The SNP’s hopes of winning a majority may hinge on high turnout on a polling day where the weather could see rain and wintry conditions.
Experts say the number of voters will be “crucial” to the outcome of the election but that it has been hard to predict this year for several reasons.
The Met Office said that Thursday would begin “quite overcast”, with freezing conditions overnight and cold conditions in the early morning in inland areas such as Perth and Aviemore.
Rain showers could follow in many places during the day, turning wintry on higher ground, although it is expected it will brighten up later in the afternoon.
Daytime maximum temperatures are forecast to be around 8C in Dundee and Orkney, possibly 9C in North Uist, 7C in Aberdeen, 8C in Glasgow and 6C in Edinburgh.
Alistair Clark, author and reader in politics at Newcastle University, said that despite the “old wives’ tale” about the impact of the weather on turnout, there is little to suggest it is a “decisive factor”.
A total of 4,280,785 Scots have registered to vote on Thursday, the highest electorate ever for a Scottish Parliament election.
But Mr Clark said: “It has actually struck me that up until now no-one has really been talking about turnout, and I think turnout is going to be one of the crucial factors in determining the result.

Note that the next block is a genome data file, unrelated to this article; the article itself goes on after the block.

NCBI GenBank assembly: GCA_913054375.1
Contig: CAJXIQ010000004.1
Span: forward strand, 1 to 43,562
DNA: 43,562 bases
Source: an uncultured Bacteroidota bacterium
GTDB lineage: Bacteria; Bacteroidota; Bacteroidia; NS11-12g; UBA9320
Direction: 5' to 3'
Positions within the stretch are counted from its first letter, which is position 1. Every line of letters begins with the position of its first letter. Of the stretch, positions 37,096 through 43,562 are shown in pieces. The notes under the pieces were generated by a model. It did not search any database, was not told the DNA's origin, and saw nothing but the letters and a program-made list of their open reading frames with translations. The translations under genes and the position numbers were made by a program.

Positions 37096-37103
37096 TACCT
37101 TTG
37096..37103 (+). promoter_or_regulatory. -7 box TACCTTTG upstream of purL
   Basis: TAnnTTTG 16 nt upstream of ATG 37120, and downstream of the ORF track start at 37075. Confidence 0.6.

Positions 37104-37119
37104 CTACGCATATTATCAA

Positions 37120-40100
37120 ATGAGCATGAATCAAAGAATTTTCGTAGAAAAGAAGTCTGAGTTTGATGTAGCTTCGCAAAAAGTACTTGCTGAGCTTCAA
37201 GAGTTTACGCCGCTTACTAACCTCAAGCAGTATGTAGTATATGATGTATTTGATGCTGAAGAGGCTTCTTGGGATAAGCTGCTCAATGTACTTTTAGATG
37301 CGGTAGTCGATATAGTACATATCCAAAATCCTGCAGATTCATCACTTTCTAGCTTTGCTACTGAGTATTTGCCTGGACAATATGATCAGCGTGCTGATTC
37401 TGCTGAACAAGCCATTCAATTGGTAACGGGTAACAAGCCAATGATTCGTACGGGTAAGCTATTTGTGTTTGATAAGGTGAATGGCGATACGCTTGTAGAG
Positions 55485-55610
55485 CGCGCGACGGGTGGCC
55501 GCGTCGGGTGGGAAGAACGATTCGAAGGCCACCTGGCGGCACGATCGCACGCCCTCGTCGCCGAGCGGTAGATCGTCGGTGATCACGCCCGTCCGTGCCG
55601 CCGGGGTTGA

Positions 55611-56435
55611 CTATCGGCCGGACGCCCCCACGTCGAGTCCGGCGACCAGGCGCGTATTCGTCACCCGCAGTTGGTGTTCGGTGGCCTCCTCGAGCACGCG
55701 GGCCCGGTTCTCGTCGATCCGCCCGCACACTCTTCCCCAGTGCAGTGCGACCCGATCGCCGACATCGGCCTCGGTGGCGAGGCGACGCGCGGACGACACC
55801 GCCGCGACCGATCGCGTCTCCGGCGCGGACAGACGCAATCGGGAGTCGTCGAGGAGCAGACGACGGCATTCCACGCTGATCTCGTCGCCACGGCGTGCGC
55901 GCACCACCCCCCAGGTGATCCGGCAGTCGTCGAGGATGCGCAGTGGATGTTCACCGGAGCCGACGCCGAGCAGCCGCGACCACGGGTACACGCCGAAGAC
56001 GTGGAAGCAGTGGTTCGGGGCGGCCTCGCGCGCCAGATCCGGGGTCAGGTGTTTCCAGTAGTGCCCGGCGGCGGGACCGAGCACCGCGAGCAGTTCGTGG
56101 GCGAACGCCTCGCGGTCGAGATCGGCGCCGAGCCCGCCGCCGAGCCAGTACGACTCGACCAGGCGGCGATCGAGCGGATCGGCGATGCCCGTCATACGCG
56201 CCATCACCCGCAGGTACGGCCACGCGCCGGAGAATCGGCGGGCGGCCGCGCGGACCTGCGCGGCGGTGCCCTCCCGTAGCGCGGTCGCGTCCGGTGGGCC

“Of course, turnout will be different across the country as it always is, but the backdrop of the pandemic feeds into this as well.
“What will be interesting to see is whether people will actually be willing to go and turn out to vote.”
‘A handful of tight races’
The expert believes that a low turnout could harm the SNP’s chances in key seats.
“I think it’s going to be crucial for the SNP’s ability to win a majority or otherwise,” he said.
“There are a handful of tight races up and down the country where turnout could actually make the difference.
“In many places, you have a general expectation of who is going to win, and that generally is what happens, but in those constituencies which are marginal, and there’s a handful, turnout could actually be the thing that makes the difference.”
Concerns about social distancing could put some people off voting in person, but the number of postal votes will be higher than usual as a result, adding to the uncertainty over turnout.
“There’s a crucial factor in this election, which I don’t think we know the answer to as to how it will effect the turnout, and that’s going to be the level of postal voting,” said Mr Clark.
“Because the level of postal voting is the highest it has ever been in Scotland, it’s just under 24%, and what we do know about postal voting is that those people who actually ask for a postal vote are very, very likely to return it.
“So postal voting turnout is always high, it’s around the 80% mark, and I think the big question is to what extent that will end up driving the overall turnout to some extent.”
Mr Clark also said research showed that turnout at elections tended to be higher when a contest was considered to be close, and that another danger for the SNP could therefore be “complacency” among some of its voters, who may believe they do not need to go out to vote in order to win.